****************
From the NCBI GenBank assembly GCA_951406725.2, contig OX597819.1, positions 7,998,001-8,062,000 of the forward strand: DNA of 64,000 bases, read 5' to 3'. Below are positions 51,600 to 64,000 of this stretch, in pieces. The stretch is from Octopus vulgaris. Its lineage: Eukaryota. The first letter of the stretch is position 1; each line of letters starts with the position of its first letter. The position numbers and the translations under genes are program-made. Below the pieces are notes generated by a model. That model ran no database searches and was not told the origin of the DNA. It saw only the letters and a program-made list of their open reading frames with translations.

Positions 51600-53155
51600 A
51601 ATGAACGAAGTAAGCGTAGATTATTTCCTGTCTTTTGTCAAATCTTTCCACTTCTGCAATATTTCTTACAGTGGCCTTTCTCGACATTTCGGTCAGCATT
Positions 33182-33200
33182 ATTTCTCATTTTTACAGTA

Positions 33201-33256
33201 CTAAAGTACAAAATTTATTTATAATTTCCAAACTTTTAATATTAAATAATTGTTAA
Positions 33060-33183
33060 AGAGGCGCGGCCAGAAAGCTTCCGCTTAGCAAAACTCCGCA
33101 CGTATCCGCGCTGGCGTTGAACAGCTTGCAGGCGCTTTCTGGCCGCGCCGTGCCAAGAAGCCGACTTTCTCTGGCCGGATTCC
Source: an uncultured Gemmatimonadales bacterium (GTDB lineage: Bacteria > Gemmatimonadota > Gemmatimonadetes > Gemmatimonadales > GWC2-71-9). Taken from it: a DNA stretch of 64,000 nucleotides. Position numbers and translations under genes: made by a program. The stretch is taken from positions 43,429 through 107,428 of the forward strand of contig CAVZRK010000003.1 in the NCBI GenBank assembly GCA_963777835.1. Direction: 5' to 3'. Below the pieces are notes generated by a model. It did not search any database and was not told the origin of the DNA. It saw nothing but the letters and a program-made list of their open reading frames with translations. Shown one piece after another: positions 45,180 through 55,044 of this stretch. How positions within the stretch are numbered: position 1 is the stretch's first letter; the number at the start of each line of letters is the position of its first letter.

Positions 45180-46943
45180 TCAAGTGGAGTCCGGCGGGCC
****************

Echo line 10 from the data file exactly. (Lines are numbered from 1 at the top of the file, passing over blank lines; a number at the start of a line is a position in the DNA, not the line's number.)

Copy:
33060 AGAGGCGCGGCCAGAAAGCTTCCGCTTAGCAAAACTCCGCA